Sunday, June 11, 2017

Puerto Rico Catholic Church Records - Uploaded!

So the day has finally come where FamilySearch has uploaded more of the church records for Puerto Rico!! I am super excited because this means that I can now search these records from home instead of having to order the microfilm, go into the city, and reserve a computer to see the records. Though it isn't that bad, it's still very time consuming and sometimes it's super difficult to get into the city and go at the times they are open. So how do I find these records, you ask?

If you enter into the typical "Catholic Church Records" you'll notice that the number is still at 191, 547 images which is the number it has always been but there is another way to find the record. I imagine one day these new files will be uploaded or attached to this tab but for now you will have to go another way.

FamilySearch Catalogs section [FamilySearch]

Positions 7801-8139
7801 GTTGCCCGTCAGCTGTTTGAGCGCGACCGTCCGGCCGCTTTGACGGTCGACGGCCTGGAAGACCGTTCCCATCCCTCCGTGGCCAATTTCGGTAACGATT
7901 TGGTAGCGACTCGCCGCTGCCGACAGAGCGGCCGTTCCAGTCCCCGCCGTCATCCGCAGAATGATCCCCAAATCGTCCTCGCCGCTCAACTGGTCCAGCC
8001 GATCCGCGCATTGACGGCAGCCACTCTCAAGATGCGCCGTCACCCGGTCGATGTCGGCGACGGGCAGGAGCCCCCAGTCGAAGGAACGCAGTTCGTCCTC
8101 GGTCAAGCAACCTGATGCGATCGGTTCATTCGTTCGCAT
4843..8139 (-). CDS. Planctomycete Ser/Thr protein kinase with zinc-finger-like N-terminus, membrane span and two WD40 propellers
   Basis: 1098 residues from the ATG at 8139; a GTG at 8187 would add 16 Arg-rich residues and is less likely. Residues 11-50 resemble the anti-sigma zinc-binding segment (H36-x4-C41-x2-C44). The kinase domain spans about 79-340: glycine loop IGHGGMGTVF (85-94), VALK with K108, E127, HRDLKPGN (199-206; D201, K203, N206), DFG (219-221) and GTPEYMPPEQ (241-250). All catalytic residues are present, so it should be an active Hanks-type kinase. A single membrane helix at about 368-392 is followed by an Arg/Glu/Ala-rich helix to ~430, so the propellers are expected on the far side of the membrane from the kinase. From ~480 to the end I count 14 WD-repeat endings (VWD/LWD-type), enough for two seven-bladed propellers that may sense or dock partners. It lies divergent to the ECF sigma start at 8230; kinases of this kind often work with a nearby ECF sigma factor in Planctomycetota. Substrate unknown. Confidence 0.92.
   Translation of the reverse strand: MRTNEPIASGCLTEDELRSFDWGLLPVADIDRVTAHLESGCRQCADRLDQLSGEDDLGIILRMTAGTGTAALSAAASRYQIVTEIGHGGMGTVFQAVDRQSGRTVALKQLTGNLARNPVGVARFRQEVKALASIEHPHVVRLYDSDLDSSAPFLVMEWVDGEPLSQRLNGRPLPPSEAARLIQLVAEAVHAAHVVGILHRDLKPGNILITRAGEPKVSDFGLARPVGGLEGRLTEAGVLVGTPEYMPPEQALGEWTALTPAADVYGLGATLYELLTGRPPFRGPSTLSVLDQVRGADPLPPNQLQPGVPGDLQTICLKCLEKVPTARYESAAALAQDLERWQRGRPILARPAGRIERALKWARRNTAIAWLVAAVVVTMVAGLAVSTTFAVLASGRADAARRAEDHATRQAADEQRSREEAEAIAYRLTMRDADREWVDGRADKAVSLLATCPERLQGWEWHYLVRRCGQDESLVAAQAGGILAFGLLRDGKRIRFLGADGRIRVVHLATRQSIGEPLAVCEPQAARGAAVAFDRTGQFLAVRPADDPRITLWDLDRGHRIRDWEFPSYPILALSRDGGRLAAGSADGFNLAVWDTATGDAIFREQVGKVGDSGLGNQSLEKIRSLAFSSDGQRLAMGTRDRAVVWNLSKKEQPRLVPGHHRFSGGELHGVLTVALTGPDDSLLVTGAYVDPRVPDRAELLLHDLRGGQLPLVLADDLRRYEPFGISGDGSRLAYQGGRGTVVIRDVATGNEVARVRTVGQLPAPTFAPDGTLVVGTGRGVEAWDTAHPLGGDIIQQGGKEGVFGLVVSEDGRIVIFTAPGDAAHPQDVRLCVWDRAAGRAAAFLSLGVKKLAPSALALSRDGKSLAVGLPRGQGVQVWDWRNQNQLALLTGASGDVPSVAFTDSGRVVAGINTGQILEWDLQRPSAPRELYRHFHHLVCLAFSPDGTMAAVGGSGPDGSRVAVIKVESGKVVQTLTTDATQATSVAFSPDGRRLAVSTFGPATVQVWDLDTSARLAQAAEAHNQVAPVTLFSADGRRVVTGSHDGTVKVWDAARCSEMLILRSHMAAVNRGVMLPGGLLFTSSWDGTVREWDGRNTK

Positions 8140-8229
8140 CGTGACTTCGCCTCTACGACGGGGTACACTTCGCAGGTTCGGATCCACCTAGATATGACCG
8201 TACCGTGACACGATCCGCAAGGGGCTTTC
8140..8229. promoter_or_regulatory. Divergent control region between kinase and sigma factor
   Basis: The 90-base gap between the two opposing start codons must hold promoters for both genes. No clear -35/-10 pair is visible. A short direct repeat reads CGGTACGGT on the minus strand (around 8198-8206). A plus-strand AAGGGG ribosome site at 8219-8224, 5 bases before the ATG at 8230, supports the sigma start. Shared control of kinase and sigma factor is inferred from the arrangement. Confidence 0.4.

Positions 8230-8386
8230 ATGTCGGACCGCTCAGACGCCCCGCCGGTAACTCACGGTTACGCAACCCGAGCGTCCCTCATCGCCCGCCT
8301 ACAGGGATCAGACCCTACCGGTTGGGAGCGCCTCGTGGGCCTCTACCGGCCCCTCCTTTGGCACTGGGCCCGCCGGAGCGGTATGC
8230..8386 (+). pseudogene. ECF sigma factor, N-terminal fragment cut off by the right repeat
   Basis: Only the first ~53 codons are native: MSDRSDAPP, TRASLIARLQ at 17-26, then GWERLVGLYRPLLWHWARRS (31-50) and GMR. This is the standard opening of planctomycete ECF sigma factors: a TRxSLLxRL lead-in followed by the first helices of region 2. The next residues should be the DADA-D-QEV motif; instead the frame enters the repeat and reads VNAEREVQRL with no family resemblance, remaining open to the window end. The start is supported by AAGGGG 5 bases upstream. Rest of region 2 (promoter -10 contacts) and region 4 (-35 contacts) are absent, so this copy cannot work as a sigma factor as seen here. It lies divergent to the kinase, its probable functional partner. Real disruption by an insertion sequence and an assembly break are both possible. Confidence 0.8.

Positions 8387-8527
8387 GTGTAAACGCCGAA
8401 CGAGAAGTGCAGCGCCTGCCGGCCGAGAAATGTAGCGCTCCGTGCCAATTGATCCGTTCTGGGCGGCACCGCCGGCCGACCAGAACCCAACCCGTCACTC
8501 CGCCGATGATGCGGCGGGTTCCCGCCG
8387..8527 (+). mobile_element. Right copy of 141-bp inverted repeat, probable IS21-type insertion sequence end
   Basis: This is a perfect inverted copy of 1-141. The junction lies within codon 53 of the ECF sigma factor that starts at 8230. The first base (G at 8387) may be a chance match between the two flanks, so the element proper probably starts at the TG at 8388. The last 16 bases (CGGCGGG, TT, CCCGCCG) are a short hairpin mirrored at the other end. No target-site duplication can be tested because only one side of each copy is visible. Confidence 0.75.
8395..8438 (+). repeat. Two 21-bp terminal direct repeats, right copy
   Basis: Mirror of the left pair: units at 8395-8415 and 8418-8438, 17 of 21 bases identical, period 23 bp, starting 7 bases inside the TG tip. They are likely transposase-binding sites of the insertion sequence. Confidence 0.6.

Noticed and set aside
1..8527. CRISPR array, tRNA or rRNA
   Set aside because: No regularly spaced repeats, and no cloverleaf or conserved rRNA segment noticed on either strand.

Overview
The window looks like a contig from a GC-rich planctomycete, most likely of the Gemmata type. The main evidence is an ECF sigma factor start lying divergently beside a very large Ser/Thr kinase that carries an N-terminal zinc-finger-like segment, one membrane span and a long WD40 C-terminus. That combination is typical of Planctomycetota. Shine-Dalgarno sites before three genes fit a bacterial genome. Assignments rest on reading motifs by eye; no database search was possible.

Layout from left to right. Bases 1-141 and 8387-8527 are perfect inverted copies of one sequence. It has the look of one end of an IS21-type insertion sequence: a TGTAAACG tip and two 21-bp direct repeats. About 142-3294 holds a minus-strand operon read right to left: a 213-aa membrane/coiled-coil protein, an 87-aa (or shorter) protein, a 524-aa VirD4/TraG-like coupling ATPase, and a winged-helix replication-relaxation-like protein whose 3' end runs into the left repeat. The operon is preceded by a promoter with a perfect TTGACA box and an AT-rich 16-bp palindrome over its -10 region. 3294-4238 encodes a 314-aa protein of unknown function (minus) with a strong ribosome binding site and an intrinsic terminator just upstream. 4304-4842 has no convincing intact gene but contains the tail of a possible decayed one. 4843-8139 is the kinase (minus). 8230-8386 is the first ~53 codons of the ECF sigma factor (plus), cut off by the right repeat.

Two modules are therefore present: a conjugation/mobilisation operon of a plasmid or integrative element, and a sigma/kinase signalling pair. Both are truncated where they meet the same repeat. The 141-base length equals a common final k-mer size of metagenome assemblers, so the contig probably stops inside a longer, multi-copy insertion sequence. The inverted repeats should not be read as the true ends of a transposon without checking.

In order to find these records you have to enter the "Catalog" tab on the FamilySearch website. From there, you will find on the left hand corner the "place" tab. If you enter a town for example like "Yabucoa" you will notice there will be two mentions. One is "Puerto Rico, Yabucoa" and the other is "Puerto Rico, Yabucoa, Yabucoa". The former is the link to the Puerto Rican Civil Registry while the latter is the link to the Puerto Rican Catholic Church records. When you click on the second one you will be taken to another page. Notice that not all churches will appear for all towns in Puerto Rico, there are some towns that refused to be microfilmed which fell under the decision of the Archdiocese of that section. So towns like San Sebastián, Mayagüez, Añasco, Quebradillas, etc. will not appear here because the LDS church was not allowed to microfilm their church records.